Kerry, Clinton talk Cybersecurity and State Department Cyber-Diplomacy at Hearings
BY Miranda Neubauer | Friday, January 25 2013
At his confirmation hearing Thursday, Secretary of State-designate John Kerry addressed how he views Internet-based threats, echoing comments made by current Secretary of State Hillary Clinton the day before at a House hearing on the Benghazi incident.
Appearing before the Senate Foreign Relations Committee, Sen. Dick Durbin (D-Ill.) asked Kerry to describe the "most serious threat facing us today" in terms of cybersecurity.
Kerry responded that much of the information about those threats is classified. Then he continued:
"But every day, while we sit here right now, certain countries are attacking our systems. They are trying to hack in to classified information, to various agencies of our government, to banking structures. Money has been stolen from accounts and moved in large sums from entities," he said. "I mean, there's a long list of grievances with respect to what this marvel of the Internet and -- and the technology age has brought us. But it's threatening. It is threatening to our power grid. It's threatening to our communications. It's threatening, therefore, to our capacity to respond."
Calling it the "21st century nuclear weapons equivalent," he said the threat would require "cyber-diplomacy and cyber-negotiations." He went on to say that it would require balancing the values and interests of the United States and other countries to find common ground, but that he did not have a "magic silver bullet" to address the issue.
Clinton also touched on similar issues while answering questions from House Foreign Affairs Committee members as part of the investigation into the Benghazi incident. Since it was expected to be her final appearance in that capacity in front of the committee, Democrats asked her more general questions about her views on the challenges facing the State Department.
Rep. Bill Keating (D-Mass.), asked her about her assessment of "technologically advanced" jihadist threats coming from Northern Africa and the Arabian Peninsula.
"Well, you mentioned a word that is rarely mentioned in these hearings but I predict will be a major threat to us and that's 'cyber,'" Clinton said, "because it's not only going to be nation-states where we already are seeing cyber-intrusions, both against our government and against our private sector, but increasingly nonstate actors will have more capacity to disrupt, to hack into, to put out false information, to accuse the United States of things that can, you know, light fires before we can put them out," she replied.
Later, she gave some insight how "cyber diplomacy" can work in response to a question from Rep. Joe Kennedy III (D-Mass.), in one of his first high-profile appearances in Congress, about how the U.S. can engage in areas that are unstable on the ground.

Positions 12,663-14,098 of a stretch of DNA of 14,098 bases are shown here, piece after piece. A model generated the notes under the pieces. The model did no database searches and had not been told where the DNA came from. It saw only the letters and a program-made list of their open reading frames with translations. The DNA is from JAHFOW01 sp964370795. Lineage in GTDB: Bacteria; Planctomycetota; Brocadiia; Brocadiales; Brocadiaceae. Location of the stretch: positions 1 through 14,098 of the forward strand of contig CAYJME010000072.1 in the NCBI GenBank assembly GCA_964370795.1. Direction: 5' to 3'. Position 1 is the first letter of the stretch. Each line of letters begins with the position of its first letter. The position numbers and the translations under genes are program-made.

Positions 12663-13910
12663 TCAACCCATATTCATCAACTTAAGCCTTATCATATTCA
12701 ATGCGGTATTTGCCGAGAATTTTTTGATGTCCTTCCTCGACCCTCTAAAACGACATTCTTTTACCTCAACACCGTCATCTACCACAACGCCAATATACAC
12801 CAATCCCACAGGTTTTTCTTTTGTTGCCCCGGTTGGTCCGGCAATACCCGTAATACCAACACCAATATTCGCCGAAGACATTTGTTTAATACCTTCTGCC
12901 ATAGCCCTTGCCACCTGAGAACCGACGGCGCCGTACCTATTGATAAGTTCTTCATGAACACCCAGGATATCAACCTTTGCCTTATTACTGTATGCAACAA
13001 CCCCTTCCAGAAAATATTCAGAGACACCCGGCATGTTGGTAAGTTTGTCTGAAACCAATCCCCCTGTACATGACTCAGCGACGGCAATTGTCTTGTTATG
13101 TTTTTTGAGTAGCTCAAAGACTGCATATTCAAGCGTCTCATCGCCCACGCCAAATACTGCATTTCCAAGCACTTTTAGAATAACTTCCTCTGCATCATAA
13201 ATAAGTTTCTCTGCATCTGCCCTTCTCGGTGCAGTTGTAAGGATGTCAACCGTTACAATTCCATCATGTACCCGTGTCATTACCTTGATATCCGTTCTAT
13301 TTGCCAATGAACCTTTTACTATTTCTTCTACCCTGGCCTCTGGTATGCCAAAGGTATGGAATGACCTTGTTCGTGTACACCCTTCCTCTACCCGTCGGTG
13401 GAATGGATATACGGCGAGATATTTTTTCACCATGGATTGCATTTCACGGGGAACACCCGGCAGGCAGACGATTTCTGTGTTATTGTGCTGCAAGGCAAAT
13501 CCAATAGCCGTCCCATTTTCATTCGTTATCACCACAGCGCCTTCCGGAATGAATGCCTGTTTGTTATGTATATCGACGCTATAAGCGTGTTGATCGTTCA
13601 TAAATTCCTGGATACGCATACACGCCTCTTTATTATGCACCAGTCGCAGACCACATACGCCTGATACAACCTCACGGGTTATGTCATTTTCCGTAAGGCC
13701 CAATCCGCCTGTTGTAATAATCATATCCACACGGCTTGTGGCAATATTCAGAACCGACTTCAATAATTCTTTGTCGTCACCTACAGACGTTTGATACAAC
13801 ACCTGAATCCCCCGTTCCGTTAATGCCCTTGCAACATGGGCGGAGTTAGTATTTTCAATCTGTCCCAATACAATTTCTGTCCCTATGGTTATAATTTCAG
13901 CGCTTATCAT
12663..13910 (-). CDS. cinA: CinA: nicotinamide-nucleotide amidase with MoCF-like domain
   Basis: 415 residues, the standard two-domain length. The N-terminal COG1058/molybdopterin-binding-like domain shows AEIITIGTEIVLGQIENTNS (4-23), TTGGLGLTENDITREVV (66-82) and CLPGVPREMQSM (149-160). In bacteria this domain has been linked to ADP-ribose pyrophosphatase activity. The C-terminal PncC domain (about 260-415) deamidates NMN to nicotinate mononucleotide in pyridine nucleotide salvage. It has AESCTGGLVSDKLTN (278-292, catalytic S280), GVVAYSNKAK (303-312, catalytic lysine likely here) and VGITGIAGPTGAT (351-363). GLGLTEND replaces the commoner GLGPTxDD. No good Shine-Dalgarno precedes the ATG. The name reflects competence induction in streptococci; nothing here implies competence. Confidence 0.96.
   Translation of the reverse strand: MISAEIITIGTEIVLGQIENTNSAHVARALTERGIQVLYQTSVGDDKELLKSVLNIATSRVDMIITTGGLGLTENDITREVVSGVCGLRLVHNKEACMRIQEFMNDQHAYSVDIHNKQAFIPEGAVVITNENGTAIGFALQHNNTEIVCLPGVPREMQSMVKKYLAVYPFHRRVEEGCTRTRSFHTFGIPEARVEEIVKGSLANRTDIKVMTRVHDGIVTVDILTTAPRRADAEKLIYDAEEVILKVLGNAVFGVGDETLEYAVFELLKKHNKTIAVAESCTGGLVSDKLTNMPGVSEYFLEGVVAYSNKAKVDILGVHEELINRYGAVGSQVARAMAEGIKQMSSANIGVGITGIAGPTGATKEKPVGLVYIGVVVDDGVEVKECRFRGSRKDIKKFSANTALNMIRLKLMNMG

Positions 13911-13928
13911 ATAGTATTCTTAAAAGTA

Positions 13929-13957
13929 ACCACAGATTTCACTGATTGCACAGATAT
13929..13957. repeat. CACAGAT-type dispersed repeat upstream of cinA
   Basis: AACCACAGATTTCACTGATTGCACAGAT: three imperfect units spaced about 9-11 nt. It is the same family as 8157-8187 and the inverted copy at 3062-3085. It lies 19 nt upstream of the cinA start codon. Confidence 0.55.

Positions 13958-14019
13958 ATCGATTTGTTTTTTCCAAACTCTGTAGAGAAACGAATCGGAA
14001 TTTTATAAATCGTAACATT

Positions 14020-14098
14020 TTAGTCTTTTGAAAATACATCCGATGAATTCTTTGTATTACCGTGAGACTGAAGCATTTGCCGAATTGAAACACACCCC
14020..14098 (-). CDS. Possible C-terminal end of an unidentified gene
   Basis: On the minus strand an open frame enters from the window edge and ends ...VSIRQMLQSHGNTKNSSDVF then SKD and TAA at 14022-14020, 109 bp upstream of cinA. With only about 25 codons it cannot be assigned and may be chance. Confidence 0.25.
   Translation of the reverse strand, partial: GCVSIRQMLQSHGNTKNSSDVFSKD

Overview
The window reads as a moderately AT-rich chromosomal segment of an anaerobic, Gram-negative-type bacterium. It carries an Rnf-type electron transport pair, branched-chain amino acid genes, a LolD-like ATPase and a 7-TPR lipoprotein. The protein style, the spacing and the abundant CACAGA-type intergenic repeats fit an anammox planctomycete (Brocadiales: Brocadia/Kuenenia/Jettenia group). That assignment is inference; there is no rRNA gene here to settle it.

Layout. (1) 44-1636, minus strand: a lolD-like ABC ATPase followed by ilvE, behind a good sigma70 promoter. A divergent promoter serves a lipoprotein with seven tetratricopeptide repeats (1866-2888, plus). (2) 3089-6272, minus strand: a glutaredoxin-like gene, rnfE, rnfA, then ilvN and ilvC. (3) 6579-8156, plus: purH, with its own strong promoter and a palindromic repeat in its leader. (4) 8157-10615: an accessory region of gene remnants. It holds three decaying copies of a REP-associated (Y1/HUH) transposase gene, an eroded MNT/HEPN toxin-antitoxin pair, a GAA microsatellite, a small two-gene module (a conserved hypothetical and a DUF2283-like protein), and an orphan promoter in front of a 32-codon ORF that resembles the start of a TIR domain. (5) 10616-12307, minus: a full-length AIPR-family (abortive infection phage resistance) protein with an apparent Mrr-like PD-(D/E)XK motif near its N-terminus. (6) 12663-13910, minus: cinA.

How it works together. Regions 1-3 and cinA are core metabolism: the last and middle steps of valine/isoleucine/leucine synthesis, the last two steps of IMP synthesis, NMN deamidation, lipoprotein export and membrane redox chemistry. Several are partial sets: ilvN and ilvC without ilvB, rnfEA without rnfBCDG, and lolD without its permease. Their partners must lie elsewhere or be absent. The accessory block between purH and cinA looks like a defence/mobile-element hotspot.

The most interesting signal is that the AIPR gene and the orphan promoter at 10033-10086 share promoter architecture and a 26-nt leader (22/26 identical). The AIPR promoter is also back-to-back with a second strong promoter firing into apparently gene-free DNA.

"First, we have a lot of tools that we don't use as well as we should. I think we've abdicated the broadcasting arena where both in TV and radio, which are considered kind of old fashioned, media are still very important in a lot of these ungoverned, a lot of these difficult places where we're trying to do business," she said. She urged the committee to pay attention to the broadcasting board of governors which she said "is in desperate need of assistance, intervention, and change."
She then emphasized importance of social media and how it was being used more in the State Department, not just to communicate with leaders and officials, "but really, as you say, get down into the grassroots."
She noted she had started two new organizations to counter violent extremism, including a new operation within the State Department, staffed with inter-agency experts focused on responding to Al Qaeda and other jihadist propaganda.
"So if they put up a video which talks about how terrible Americans are, we put up a video which talks about, you know, how terrible they are," she said. "We are trying to meet them in the media channels that they are communicating with people."
She compared the State Department's challenges today with those of the Cold War:
"[In] our fight against international communism, against [the] Soviet Union, during the Cold War, we did a lot of things really well. I mean, we kept people's hopes alive. We communicated with freedom lovers and advocates behind the Iron Curtain. We did it through media, we did it through our values," she said. "Well I think we've got a similar challenge even though it's a very different world. And let's get smart about it, and let's figure out how we're going to put some points on the board, so to speak, in dealing with both governments and populations."
She also responded to an earlier comment from Rep. Jeff Duncan (R-SC), who had asked why the State Department hadn't provided "call logs of messages, instant messages during that [Benghazi] attack between the post and the operations center."
Clinton responded that the question took her by surprise.
"Our op center does not do instant messaging," she said. "So, the reason you haven't gotten instant messaging is we don't do instant messaging."